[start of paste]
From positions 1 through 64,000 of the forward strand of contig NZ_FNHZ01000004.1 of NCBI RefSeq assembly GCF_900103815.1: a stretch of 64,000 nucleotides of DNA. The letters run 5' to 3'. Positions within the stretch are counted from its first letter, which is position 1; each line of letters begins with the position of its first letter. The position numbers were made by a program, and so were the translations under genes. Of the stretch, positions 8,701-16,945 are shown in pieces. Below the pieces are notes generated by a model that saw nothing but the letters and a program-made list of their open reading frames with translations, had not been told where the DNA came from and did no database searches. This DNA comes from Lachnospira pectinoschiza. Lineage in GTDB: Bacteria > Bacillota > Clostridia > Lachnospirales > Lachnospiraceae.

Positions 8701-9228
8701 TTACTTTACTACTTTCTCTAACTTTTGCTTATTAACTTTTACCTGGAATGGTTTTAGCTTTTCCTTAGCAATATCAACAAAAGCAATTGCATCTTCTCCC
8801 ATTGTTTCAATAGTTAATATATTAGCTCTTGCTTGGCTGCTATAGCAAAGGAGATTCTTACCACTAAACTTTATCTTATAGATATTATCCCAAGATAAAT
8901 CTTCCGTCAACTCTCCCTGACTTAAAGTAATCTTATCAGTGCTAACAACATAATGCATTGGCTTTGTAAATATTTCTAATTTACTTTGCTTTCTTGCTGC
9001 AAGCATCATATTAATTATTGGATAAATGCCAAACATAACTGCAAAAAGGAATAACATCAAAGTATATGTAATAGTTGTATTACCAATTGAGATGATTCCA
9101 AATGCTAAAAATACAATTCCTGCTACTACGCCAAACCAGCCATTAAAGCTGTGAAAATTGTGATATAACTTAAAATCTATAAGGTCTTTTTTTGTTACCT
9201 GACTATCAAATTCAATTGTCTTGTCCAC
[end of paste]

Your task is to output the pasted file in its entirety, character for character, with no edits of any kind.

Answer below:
From positions 1 through 64,000 of the forward strand of contig NZ_FNHZ01000004.1 of NCBI RefSeq assembly GCF_900103815.1: a stretch of 64,000 nucleotides of DNA. The letters run 5' to 3'. Positions within the stretch are counted from its first letter, which is position 1; each line of letters begins with the position of its first letter. The position numbers were made by a program, and so were the translations under genes. Of the stretch, positions 8,701-16,945 are shown in pieces. Below the pieces are notes generated by a model that saw nothing but the letters and a program-made list of their open reading frames with translations, had not been told where the DNA came from and did no database searches. This DNA comes from Lachnospira pectinoschiza. Lineage in GTDB: Bacteria > Bacillota > Clostridia > Lachnospirales > Lachnospiraceae.

Positions 8701-9228
8701 TTACTTTACTACTTTCTCTAACTTTTGCTTATTAACTTTTACCTGGAATGGTTTTAGCTTTTCCTTAGCAATATCAACAAAAGCAATTGCATCTTCTCCC
8801 ATTGTTTCAATAGTTAATATATTAGCTCTTGCTTGGCTGCTATAGCAAAGGAGATTCTTACCACTAAACTTTATCTTATAGATATTATCCCAAGATAAAT
8901 CTTCCGTCAACTCTCCCTGACTTAAAGTAATCTTATCAGTGCTAACAACATAATGCATTGGCTTTGTAAATATTTCTAATTTACTTTGCTTTCTTGCTGC
9001 AAGCATCATATTAATTATTGGATAAATGCCAAACATAACTGCAAAAAGGAATAACATCAAAGTATATGTAATAGTTGTATTACCAATTGAGATGATTCCA
9101 AATGCTAAAAATACAATTCCTGCTACTACGCCAAACCAGCCATTAAAGCTGTGAAAATTGTGATATAACTTAAAATCTATAAGGTCTTTTTTTGTTACCT
9201 GACTATCAAATTCAATTGTCTTGTCCAC